Wednesday, January 4, 2012

The Taliban in Qatar; let's talk, shall we?

It's just a cluster-*#@k of denial, hope and wishful thinking.  First we sit with the Muslim Brotherhood to discuss peace, now we are encouraged that the Taliban will open a branch office in Qatar.  You know, where America can go, sit quietly, sip tea and listen to empty Islamic platitudes and taqiyya-laced "sort of" promises.  In all my years of watching the White House blunder into calamity and disaster, sometimes willingly, these latest attempts at appeasing the alligator stun me almost beyond the capacity for rational thought.

This is madness.

From AP/Yahoo January 3 by Patrick Quinn and Rahim Faiez


Taliban strike deal with Qatar on office there

 KABUL, Afghanistan (AP) — The Afghan Taliban said Tuesday that they have reached a preliminary deal with the Gulf state of Qatar to open a liaison office there, in what could be a step toward formal, substantive peace talks to end more than a decade of war.

I can see the requirements now; 2200 square feet, bathroom, reception area and a kitchen for "cooking"
Taliban spokesman Zabiullah Mujahid indicated the liaison office will conduct negotiations with the international community but not with the Afghan government — a condition that President Hamid Karzai has indicated he would reject. Mujahid did not say when it would open.
The reported progress came as three bomb blasts hit Kandahar in southern Afghanistan, killing 13.
For the United States and its allies, the idea of a Taliban political office in the Qatari capital of Doha has become the central element in efforts to draw the insurgents into peace talks.
"Right now, having a strong presence in Afghanistan, we still want to have a political office for negotiations," said Mujahid. "In this regard, we have started preliminary talks and we have reached a preliminary understanding with relevant sides, including the government of Qatar, to have a political office for negotiations with the international community."
Granting legitimacy to Islamic hardliners in the name of peace will open a Pandora's box of conundrums, the least of which is to engrave a political legitimacy on what is essentially a religious dogma.  Oh wait, that is exactly what Islam is, as defined by it's leaders.  How will the West deal with that dichotomy when they claim Islam has nothing to do with violence and is not a political party.  Hmmm...I wonder.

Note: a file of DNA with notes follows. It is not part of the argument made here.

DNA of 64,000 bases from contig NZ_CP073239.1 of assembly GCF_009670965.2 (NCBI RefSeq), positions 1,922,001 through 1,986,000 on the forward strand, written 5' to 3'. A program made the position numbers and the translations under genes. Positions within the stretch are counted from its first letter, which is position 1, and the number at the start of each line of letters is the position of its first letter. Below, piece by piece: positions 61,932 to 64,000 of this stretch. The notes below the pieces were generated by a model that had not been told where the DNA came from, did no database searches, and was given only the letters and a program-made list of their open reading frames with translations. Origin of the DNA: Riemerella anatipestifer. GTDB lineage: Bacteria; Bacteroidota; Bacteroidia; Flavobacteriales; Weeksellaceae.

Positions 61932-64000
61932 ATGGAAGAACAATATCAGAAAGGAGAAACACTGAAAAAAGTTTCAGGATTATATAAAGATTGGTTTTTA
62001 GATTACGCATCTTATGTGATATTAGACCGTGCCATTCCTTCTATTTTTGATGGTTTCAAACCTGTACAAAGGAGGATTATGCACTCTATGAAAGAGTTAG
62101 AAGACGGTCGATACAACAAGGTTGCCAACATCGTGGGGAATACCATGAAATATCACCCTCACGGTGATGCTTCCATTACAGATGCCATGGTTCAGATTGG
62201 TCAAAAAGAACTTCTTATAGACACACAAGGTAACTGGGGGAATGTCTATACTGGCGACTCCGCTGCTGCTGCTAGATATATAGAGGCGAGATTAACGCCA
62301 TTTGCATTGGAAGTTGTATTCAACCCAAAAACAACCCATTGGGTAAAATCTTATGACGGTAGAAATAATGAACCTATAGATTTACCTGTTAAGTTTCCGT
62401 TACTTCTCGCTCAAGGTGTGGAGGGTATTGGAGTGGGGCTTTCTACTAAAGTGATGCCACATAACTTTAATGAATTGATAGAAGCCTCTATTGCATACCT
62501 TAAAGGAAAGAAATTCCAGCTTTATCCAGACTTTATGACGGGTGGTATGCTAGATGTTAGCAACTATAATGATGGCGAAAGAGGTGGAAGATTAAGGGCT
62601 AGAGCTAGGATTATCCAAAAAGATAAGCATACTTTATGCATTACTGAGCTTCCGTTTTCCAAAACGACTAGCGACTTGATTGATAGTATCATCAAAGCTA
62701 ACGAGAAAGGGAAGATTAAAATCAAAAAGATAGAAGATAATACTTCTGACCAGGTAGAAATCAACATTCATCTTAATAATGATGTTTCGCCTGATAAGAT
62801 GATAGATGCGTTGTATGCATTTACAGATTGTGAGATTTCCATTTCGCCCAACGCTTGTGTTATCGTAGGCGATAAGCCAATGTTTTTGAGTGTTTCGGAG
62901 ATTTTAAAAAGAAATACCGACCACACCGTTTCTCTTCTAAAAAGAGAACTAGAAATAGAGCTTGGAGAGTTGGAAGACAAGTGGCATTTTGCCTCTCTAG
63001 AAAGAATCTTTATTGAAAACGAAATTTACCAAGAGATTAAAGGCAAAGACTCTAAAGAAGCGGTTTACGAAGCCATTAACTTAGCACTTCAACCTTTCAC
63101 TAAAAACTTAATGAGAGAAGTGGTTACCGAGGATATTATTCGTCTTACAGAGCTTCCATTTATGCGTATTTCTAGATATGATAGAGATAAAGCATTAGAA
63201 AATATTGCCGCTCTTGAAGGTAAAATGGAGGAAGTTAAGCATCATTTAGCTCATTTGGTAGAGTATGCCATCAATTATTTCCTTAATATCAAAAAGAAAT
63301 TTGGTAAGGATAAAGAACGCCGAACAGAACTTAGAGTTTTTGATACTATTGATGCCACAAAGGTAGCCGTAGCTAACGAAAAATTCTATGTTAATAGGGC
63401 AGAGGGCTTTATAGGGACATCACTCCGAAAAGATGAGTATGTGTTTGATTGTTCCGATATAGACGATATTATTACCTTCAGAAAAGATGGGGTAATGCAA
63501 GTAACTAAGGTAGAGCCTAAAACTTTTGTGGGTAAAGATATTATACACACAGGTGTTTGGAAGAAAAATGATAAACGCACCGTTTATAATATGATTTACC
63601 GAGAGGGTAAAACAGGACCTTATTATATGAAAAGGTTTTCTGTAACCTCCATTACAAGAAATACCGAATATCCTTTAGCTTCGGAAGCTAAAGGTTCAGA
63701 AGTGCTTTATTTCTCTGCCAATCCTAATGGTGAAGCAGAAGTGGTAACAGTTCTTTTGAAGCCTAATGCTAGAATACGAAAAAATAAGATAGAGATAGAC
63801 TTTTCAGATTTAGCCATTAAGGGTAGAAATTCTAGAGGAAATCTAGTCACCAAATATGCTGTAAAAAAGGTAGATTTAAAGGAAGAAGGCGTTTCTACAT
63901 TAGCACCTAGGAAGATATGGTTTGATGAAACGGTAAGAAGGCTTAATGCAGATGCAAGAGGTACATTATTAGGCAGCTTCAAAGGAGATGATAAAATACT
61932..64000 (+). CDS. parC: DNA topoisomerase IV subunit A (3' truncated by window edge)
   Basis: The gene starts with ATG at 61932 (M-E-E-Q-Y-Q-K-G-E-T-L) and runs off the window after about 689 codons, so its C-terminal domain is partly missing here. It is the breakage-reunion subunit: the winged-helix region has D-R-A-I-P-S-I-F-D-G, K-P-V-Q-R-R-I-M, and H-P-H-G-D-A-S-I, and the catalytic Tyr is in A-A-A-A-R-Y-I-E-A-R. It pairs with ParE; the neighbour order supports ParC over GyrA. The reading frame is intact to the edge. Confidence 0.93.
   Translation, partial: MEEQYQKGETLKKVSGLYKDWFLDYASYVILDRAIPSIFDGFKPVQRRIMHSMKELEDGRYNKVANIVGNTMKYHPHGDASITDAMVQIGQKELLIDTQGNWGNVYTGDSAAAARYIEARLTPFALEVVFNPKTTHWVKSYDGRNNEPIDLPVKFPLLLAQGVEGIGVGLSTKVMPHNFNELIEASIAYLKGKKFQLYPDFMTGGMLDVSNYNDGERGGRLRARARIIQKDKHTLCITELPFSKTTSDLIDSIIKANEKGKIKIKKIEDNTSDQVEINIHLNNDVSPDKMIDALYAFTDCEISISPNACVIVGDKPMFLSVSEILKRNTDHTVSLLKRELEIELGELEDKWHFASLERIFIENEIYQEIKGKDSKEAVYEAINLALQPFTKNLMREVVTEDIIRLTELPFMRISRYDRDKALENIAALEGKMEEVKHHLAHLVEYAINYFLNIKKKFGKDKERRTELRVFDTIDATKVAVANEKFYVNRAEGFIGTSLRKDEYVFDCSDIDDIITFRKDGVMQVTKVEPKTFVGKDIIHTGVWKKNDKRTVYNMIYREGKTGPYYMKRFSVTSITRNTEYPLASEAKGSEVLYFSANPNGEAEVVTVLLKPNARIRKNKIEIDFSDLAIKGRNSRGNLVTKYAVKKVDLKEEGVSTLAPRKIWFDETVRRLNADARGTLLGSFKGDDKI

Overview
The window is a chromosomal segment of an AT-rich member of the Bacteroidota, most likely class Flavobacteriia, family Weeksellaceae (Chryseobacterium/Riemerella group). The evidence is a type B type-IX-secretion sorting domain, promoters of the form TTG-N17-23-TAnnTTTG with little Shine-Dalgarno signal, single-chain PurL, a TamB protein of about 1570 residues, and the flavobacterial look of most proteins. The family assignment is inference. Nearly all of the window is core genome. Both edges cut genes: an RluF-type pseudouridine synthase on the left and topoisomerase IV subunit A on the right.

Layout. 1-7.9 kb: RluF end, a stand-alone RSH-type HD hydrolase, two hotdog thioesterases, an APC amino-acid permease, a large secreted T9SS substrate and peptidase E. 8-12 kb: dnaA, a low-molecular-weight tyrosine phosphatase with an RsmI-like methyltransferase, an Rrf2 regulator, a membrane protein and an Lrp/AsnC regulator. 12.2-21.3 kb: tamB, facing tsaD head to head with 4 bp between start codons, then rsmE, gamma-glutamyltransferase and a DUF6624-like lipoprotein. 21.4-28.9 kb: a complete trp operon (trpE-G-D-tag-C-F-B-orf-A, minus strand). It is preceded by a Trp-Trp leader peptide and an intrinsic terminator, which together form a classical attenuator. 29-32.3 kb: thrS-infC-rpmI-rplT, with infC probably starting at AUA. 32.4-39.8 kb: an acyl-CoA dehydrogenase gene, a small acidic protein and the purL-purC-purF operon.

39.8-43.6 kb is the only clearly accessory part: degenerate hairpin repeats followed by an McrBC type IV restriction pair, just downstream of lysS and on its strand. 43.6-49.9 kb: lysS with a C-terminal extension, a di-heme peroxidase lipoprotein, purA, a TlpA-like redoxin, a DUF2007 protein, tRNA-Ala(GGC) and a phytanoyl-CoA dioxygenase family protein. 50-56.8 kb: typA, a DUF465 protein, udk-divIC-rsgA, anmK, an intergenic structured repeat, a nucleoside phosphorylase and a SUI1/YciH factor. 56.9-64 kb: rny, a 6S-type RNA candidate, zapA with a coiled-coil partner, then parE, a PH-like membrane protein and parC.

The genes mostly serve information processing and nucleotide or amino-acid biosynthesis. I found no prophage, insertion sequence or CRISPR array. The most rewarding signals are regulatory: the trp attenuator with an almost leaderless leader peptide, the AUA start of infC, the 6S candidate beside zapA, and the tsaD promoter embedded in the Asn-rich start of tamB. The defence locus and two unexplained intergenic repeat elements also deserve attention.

Mujahid's emailed statement also said the Islamic Emirate of Afghanistan — the name of Afghanistan under Taliban rule — has "requested for the exchange of prisoners from Guantanamo."
He was referring to a Taliban demand that the U.S. military release about five Afghan prisoners believed to be affiliated with the Taliban from the prison at Guantanamo Bay, Cuba.
The Taliban are holding Bowe Bergdahl, a 25-year-old U.S. Army sergeant from Hailey, Idaho, who is the only U.S. soldier held by the insurgents. He was taken prisoner June 30, 2009, in Afghanistan.
From the American perspective, other trust-building measures would involve assurances that the insurgents cut ties with al-Qaida, accept the elected civilian government of Afghanistan and bargain in good faith.
Good luck with that.
In Washington, White House spokesman Jay Carney welcomed "any step ... of the Afghan-led process towards reconciliation."
For the U.S., one goal of talks with the Taliban would be to identify cease-fire zones that could be used as a steppingstone toward a full peace agreement that stops most fighting.
The Obama administration wants to use its current extensive military campaign and an acknowledged but incomplete plan for a long-term American military presence in Afghanistan as leverage to draw the Taliban to talks with Karzai's representatives.
The gradual process of handing over areas of the country to Afghan security control would ideally be marshaled toward encouraging peace talks, by identifying areas where a test ceasefire could be tried, a senior administration official told The Associated Press last week.
There was no immediate comment from the Afghan government to the Taliban statement, but Karzai had agreed not to oppose the opening of a Taliban office in Qatar.
However, the Taliban statement appeared to restate the militants' long-held position that they would speak directly to the U.S. government and not to the Karzai administration, which they consider a puppet government.
"There are two essential sides in the current situation in the country that has been ongoing for the past 10 years. One is the Islamic Emirate of Afghanistan and the other side is the United States of America and their foreign allies," Mujahid said.
That could torpedo talks before they begin.
Read it all.

No comments: